Laramie is located in the state of Wyoming and has a lot of culture to offer as well as great sights and interesting destinations. So if you’re planning a trip to Laramie, you’ve come to the right place!
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Vacation in Laramie
Laramie is a great place to vacation if you’re looking for a mix of outdoor activities and smalltown charm.
Situated in southern Wyoming at the base of the Laramie Plains, Laramie is surrounded by prairies, mountains, and forests. The city is home to the University of Wyoming and has a lively downtown with shops, restaurants, and bars.
In the summer, there are plenty of opportunities for hiking, mountain biking, fishing, and camping in the nearby medicine bow National forest. The forest offers more than 2,000 miles of trails to explore.
If you’re looking for a more relaxed vacation, Laramie also has several museums, art galleries, and historical sites to visit. The Wyoming Territorial Prison State Historic Site is a mustsee, as is the Laramie Plains Museum.
For accommodations, there are several hotels and bed and breakfasts in town, or you can camp at one of the many campgrounds in the area.
No matter what kind of vacation you’re looking for, Laramie has something to offer.
Sights in Laramie
Laramie, Wyoming is located in the southeastern corner of the state and is home to the University of Wyoming. The city dates back to the 1860s when Fort Laramie was built to protect travelers along the Overland Trail and has a rich history. Today, visitors can explore the university campus, take in the views of the Rocky Mountains, and enjoy the many shops and restaurants downtown.
The University of Wyoming campus is worth a visit for its beautiful architecture and extensive green spaces. The coalfired steam plant is one of the oldest buildings on campus and is on the National Register of Historic Places. The President’s House, built in 1893, is the oldest continuously occupied house in Laramie and is open for tours. The Wyoming Geological Survey Museum is also worth a visit, especially for those interested in the area’s geology and fossil record.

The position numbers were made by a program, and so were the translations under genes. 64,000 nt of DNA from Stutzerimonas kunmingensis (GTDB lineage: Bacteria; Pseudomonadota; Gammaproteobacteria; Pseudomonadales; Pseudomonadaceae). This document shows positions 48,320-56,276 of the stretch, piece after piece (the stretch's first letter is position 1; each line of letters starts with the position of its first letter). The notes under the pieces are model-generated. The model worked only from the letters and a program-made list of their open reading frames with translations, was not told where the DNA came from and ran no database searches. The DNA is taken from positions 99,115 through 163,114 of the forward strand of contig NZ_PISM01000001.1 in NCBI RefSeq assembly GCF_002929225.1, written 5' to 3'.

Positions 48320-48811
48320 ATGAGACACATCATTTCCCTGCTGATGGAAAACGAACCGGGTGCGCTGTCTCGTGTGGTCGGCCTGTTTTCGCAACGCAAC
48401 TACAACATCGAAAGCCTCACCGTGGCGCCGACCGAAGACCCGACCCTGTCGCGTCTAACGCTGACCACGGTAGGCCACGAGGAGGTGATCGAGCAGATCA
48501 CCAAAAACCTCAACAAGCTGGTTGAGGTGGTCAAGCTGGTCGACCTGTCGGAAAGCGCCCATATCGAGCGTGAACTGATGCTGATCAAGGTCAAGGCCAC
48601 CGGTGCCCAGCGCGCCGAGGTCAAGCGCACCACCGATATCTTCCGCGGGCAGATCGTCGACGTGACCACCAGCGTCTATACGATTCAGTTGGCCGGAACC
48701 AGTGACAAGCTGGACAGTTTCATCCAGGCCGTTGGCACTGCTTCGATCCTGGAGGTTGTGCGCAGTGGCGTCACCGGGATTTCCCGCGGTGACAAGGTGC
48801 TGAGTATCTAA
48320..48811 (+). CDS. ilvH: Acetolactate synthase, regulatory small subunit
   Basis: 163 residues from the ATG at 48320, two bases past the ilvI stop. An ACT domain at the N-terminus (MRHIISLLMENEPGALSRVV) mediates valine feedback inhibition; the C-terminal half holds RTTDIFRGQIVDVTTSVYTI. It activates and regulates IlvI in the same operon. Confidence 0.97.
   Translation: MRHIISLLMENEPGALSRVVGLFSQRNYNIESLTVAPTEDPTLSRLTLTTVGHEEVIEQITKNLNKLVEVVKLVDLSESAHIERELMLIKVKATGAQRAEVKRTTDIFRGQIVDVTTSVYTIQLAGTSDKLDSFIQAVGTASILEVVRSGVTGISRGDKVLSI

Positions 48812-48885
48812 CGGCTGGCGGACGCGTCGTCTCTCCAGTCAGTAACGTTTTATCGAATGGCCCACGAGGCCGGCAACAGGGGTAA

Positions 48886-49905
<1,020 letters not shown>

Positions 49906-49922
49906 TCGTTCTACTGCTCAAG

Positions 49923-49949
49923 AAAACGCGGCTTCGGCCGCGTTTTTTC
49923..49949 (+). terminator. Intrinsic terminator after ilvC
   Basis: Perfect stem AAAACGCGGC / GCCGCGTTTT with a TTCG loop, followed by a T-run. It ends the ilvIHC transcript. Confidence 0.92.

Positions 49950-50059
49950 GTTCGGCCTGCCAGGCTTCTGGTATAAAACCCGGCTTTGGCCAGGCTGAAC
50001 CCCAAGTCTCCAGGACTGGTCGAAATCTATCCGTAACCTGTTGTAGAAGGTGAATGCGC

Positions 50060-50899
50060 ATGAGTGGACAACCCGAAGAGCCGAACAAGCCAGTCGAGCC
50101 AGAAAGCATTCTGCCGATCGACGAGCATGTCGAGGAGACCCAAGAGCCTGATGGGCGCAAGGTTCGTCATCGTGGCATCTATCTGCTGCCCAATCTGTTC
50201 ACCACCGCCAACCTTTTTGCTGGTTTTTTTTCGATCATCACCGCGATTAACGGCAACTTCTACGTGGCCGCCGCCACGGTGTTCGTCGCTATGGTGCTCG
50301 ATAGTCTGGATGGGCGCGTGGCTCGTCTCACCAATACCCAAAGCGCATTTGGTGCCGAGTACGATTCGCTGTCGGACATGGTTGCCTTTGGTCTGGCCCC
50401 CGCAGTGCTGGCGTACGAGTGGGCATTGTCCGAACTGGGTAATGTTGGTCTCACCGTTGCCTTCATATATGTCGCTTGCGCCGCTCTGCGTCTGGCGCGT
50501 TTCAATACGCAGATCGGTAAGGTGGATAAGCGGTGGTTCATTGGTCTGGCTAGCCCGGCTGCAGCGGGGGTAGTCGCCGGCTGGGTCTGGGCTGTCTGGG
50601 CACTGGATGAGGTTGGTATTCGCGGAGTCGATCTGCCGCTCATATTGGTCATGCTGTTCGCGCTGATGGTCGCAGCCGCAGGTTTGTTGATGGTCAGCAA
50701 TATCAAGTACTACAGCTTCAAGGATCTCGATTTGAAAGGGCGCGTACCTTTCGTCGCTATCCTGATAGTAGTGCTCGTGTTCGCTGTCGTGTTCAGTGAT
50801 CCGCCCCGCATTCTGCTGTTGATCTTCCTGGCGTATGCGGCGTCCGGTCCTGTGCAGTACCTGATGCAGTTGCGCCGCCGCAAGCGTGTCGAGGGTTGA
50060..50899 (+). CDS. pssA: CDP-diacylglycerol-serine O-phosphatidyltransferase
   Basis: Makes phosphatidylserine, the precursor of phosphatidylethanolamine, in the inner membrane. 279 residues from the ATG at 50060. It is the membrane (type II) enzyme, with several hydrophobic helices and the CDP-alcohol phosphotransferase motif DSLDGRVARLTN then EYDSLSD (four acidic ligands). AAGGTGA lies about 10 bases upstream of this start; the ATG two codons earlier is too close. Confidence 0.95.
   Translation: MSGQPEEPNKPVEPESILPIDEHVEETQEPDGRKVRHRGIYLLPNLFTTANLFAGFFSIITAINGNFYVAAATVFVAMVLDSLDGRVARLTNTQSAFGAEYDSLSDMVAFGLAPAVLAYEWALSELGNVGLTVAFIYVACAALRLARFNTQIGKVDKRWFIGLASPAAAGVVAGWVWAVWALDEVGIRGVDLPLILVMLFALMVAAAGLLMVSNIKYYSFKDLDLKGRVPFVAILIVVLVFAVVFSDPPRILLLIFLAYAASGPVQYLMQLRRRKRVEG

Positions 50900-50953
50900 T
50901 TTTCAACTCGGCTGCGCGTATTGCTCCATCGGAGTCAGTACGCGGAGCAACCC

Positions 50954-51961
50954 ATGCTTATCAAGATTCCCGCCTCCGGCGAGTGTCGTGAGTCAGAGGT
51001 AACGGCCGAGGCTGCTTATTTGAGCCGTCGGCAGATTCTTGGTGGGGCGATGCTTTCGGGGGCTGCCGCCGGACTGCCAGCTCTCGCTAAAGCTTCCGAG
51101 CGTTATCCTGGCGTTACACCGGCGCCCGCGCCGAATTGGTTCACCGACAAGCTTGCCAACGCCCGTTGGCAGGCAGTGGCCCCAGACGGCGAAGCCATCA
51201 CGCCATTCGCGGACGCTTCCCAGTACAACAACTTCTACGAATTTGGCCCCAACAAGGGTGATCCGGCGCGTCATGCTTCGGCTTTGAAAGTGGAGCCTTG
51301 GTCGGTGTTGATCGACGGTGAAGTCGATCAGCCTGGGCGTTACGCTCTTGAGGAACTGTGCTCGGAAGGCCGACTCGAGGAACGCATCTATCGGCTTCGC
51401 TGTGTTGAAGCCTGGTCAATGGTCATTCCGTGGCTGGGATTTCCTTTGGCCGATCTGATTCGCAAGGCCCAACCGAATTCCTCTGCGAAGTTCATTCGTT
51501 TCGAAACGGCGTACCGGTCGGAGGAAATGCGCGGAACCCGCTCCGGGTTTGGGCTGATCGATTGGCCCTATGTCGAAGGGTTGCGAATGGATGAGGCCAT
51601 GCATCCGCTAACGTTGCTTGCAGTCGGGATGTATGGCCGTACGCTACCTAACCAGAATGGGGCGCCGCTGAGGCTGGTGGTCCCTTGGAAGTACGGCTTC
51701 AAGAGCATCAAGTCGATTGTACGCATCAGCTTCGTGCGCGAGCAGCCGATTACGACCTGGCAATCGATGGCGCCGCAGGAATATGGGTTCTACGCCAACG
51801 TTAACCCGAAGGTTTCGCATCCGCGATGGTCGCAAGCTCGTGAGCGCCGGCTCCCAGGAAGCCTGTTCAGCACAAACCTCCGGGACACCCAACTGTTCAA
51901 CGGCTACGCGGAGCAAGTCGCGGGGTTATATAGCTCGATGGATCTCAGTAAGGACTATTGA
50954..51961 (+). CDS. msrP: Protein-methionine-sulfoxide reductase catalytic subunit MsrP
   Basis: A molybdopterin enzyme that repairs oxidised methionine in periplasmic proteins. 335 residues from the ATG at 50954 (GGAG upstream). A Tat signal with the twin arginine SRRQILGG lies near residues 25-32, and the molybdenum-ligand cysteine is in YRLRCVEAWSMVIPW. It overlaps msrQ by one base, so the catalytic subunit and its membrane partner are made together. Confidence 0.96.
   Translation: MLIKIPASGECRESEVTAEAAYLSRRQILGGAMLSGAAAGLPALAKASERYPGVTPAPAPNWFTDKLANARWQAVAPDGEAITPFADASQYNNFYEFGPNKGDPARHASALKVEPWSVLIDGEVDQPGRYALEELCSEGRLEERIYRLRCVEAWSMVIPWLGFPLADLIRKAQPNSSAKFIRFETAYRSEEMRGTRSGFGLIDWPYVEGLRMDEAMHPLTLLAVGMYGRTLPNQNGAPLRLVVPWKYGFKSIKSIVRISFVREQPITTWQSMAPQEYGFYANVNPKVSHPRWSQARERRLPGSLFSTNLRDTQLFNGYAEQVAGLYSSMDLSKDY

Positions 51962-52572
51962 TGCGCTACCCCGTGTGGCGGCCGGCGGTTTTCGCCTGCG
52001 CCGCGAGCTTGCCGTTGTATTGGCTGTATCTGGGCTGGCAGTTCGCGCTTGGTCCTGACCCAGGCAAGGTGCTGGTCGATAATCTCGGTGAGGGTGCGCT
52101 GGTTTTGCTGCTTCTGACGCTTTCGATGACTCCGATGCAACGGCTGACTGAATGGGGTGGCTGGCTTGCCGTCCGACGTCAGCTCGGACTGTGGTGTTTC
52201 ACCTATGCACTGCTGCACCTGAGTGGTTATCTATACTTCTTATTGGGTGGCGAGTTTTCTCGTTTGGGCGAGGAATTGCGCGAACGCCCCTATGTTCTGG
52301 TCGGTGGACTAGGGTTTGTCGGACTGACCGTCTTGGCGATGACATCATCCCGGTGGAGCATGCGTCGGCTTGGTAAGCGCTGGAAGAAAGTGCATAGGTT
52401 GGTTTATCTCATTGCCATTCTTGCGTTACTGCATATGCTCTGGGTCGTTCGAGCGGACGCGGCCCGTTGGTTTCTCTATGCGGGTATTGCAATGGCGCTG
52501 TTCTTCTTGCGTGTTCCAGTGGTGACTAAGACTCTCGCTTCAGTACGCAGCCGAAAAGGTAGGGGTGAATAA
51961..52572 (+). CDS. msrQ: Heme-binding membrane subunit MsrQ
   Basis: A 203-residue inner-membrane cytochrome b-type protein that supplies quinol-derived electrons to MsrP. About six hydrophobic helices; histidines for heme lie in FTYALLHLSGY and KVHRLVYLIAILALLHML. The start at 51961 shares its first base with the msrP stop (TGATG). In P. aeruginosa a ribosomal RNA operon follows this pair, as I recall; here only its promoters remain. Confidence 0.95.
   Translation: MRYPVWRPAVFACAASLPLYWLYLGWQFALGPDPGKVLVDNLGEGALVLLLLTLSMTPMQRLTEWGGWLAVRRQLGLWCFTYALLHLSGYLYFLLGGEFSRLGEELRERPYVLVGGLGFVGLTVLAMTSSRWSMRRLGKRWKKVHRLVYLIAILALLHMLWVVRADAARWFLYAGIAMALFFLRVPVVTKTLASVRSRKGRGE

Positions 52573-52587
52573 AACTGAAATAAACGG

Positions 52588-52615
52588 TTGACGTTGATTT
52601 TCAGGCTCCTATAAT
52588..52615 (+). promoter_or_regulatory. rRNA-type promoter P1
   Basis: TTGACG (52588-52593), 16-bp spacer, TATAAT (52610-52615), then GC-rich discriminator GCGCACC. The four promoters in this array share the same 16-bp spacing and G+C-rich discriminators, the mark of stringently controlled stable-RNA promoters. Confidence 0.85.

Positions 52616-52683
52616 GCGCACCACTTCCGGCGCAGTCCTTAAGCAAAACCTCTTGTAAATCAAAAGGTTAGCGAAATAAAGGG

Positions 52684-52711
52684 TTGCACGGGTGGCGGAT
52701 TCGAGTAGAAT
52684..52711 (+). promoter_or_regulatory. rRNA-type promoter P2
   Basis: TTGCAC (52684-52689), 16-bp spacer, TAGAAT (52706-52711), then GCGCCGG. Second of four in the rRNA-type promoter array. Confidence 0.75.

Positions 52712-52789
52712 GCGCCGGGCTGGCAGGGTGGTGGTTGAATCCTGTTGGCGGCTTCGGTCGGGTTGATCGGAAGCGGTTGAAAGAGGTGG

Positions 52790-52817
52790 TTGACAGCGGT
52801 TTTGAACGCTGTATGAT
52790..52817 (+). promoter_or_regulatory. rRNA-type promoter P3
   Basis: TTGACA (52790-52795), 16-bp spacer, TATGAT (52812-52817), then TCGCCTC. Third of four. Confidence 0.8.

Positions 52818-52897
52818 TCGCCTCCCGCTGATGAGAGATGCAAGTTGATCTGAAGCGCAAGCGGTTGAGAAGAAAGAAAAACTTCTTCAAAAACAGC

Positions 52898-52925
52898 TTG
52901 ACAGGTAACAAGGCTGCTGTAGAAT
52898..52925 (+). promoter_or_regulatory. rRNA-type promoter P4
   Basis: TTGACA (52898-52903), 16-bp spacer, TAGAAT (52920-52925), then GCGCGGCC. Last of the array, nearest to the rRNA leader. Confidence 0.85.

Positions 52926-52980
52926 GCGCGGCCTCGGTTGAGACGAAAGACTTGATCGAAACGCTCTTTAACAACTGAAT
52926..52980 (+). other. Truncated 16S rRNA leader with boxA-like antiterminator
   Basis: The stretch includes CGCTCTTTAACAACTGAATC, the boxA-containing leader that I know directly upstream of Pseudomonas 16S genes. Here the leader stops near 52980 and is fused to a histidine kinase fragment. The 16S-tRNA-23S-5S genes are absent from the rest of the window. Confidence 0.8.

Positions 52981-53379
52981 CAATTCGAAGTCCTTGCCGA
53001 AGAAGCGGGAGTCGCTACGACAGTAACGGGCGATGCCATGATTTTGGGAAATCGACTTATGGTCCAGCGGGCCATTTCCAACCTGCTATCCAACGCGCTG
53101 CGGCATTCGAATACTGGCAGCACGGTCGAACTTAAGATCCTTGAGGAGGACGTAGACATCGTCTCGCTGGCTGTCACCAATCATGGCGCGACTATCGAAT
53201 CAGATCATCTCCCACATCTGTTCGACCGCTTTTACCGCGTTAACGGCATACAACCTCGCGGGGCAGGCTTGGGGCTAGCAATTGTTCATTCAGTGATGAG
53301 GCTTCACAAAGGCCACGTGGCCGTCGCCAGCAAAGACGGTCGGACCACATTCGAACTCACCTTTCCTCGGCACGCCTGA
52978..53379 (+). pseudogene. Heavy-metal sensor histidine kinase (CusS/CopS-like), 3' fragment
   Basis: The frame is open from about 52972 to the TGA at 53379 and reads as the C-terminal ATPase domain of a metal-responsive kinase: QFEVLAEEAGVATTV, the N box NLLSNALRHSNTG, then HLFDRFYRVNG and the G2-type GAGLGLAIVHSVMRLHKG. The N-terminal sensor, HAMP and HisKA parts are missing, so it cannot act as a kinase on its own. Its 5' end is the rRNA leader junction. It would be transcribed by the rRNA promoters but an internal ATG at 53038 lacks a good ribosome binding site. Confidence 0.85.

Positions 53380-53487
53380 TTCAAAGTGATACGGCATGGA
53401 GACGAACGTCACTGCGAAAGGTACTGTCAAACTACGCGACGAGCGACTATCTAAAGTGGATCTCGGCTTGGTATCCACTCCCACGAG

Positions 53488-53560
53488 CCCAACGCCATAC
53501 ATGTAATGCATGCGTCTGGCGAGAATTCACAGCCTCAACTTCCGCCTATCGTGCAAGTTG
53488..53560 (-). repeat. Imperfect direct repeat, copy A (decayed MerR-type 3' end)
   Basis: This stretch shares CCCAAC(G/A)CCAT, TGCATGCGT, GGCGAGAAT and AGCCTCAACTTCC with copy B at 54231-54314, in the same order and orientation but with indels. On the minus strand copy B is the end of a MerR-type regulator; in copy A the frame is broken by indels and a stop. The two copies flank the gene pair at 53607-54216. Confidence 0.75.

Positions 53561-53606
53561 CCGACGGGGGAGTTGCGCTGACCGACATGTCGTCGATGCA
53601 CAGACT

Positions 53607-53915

Downtown Laramie is lively and pedestrianfriendly, with a mix of local shops and restaurants. The Alleyway and Laramie Plains Civic Center are two of the most popular gathering spots. The Alleyway is an outdoor mall with a stage for live music and events, while the Laramie Plains Civic Center is a hub for arts and culture. Visitors can also explore the Laramie River Greenbelt, a system of parks and trails along the Laramie River.
For those looking to get outside, the Rocky Mountains offer endless opportunities for hiking, camping, and fishing. The Medicine Bow National Forest is a short drive from Laramie and is home to several trails, lakes, and wildlife. Curt Gowdy State Park is another great option, offering hiking, biking, and horseback riding trails, as well as fishing and camping.
History of Laramie
Laramie was first settled in the mid19th century as a trading post along the Overland Trail, which was the main route for travel east of the Rocky Mountains at the time. The city was named for Jacques Laramie, a FrenchCanadian trapper who had been one of the first European men to explore the area.
Laramie soon became a popular stopover for settlers and prospectors heading west, and by the 1870s it had grown into a thriving town with a population of over 3,000. The arrival of the Union Pacific Railroad in 1868 made Laramie even more important as a transportation hub, and it continued to grow throughout the late 19th and early 20th centuries.
Today, Laramie is a vibrant college town with a rich history and culture. It is home to the University of Wyoming, which is the state’s flagship university, as well as a number of other colleges and universities. The city is also a popular tourist destination, thanks to its close proximity to the Rocky Mountains and Yellowstone National Park.
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